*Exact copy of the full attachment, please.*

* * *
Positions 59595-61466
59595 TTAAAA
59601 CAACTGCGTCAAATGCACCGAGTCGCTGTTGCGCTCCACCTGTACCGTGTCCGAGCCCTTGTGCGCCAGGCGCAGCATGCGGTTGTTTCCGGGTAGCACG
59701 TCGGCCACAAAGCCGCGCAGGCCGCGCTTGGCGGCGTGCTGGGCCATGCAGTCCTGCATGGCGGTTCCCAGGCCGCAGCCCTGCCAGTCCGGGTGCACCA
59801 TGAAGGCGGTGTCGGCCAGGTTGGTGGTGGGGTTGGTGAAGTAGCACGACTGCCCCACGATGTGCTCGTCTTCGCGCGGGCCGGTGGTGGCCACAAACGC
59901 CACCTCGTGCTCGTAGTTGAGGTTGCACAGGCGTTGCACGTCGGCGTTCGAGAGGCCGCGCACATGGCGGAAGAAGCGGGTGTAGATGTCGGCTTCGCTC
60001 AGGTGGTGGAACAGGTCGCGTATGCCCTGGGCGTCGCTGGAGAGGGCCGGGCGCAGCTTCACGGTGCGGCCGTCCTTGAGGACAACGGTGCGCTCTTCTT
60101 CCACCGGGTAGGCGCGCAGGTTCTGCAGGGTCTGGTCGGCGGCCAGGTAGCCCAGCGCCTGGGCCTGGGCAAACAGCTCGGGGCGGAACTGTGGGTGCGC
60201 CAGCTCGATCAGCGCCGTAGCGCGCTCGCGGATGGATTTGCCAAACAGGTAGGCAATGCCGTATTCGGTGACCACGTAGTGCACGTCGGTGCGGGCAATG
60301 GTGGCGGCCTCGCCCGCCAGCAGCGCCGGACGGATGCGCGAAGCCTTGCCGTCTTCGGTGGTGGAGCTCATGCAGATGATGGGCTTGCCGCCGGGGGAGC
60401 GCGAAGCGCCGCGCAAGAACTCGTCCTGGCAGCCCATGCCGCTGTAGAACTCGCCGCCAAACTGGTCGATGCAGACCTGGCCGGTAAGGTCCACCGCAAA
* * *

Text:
Positions 59595-61466
59595 TTAAAA
59601 CAACTGCGTCAAATGCACCGAGTCGCTGTTGCGCTCCACCTGTACCGTGTCCGAGCCCTTGTGCGCCAGGCGCAGCATGCGGTTGTTTCCGGGTAGCACG
59701 TCGGCCACAAAGCCGCGCAGGCCGCGCTTGGCGGCGTGCTGGGCCATGCAGTCCTGCATGGCGGTTCCCAGGCCGCAGCCCTGCCAGTCCGGGTGCACCA
59801 TGAAGGCGGTGTCGGCCAGGTTGGTGGTGGGGTTGGTGAAGTAGCACGACTGCCCCACGATGTGCTCGTCTTCGCGCGGGCCGGTGGTGGCCACAAACGC
59901 CACCTCGTGCTCGTAGTTGAGGTTGCACAGGCGTTGCACGTCGGCGTTCGAGAGGCCGCGCACATGGCGGAAGAAGCGGGTGTAGATGTCGGCTTCGCTC
60001 AGGTGGTGGAACAGGTCGCGTATGCCCTGGGCGTCGCTGGAGAGGGCCGGGCGCAGCTTCACGGTGCGGCCGTCCTTGAGGACAACGGTGCGCTCTTCTT
60101 CCACCGGGTAGGCGCGCAGGTTCTGCAGGGTCTGGTCGGCGGCCAGGTAGCCCAGCGCCTGGGCCTGGGCAAACAGCTCGGGGCGGAACTGTGGGTGCGC
60201 CAGCTCGATCAGCGCCGTAGCGCGCTCGCGGATGGATTTGCCAAACAGGTAGGCAATGCCGTATTCGGTGACCACGTAGTGCACGTCGGTGCGGGCAATG
60301 GTGGCGGCCTCGCCCGCCAGCAGCGCCGGACGGATGCGCGAAGCCTTGCCGTCTTCGGTGGTGGAGCTCATGCAGATGATGGGCTTGCCGCCGGGGGAGC
60401 GCGAAGCGCCGCGCAAGAACTCGTCCTGGCAGCCCATGCCGCTGTAGAACTCGCCGCCAAACTGGTCGATGCAGACCTGGCCGGTAAGGTCCACCGCAAA